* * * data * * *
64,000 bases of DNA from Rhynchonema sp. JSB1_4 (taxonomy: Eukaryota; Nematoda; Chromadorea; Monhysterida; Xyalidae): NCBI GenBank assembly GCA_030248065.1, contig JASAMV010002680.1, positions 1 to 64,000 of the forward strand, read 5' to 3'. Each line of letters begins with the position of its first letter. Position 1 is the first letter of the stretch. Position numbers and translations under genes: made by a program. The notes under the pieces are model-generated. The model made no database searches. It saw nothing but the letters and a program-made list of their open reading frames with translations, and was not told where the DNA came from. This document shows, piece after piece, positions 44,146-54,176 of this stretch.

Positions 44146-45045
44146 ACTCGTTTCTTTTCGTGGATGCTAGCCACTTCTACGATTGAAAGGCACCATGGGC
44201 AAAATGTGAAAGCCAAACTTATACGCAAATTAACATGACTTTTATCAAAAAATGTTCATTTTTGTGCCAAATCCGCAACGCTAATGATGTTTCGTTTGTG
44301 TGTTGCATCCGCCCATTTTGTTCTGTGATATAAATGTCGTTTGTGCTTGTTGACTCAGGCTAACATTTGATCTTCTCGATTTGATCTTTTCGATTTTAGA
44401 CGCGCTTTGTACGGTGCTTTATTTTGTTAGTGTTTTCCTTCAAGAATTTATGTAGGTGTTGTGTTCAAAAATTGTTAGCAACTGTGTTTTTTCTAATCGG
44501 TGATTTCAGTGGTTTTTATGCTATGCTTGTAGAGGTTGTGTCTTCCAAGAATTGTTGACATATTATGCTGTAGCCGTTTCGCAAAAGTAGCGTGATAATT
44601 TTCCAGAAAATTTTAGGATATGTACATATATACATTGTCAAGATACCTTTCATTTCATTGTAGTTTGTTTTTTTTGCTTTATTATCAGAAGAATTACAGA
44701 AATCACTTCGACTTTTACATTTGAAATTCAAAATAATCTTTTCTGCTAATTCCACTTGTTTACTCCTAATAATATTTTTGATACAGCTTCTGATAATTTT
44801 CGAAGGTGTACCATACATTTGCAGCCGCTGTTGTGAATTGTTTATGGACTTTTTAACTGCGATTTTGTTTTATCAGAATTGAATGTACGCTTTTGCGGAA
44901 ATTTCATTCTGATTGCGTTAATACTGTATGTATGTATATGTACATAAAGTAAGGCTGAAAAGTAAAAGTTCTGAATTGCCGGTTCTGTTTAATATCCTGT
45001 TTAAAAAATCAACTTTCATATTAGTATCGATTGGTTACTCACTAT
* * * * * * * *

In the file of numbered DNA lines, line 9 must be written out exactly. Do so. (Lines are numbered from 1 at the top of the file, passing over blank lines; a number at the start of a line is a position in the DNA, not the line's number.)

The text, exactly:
44701 AATCACTTCGACTTTTACATTTGAAATTCAAAATAATCTTTTCTGCTAATTCCACTTGTTTACTCCTAATAATATTTTTGATACAGCTTCTGATAATTTT